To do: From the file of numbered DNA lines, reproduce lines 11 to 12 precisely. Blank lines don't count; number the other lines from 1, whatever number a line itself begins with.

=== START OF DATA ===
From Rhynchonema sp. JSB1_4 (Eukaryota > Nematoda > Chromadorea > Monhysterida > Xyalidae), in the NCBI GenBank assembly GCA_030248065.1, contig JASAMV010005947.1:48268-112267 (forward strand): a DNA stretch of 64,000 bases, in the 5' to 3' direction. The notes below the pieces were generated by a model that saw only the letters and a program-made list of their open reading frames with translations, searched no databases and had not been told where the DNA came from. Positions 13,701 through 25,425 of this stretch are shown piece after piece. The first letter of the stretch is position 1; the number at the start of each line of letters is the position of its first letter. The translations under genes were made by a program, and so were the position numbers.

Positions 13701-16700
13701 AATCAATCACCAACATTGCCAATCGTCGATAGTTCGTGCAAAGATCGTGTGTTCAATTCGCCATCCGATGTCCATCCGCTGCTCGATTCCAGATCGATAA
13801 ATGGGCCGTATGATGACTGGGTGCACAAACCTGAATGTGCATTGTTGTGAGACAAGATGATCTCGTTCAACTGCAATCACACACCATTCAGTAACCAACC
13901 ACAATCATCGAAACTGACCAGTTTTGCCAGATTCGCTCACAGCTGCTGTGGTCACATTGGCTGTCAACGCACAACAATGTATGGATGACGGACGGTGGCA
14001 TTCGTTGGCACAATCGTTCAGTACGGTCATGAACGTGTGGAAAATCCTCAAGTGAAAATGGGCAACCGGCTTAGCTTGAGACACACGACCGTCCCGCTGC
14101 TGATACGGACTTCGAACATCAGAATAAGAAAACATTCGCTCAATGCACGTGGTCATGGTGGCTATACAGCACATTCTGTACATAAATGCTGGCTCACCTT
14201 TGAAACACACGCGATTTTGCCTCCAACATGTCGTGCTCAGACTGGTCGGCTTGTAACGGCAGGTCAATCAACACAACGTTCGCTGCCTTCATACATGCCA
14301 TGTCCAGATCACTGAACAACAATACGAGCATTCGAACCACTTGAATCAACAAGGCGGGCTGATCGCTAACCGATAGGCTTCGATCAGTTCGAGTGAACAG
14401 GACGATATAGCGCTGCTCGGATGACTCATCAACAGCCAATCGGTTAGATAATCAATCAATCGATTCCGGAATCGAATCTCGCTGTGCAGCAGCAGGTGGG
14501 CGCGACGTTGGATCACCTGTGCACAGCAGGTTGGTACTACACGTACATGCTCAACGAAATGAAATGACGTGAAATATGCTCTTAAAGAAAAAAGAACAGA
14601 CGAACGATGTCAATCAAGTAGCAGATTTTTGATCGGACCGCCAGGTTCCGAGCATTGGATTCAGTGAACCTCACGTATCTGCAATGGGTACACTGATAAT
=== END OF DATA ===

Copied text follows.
14501 CGCGACGTTGGATCACCTGTGCACAGCAGGTTGGTACTACACGTACATGCTCAACGAAATGAAATGACGTGAAATATGCTCTTAAAGAAAAAAGAACAGA
14601 CGAACGATGTCAATCAAGTAGCAGATTTTTGATCGGACCGCCAGGTTCCGAGCATTGGATTCAGTGAACCTCACGTATCTGCAATGGGTACACTGATAAT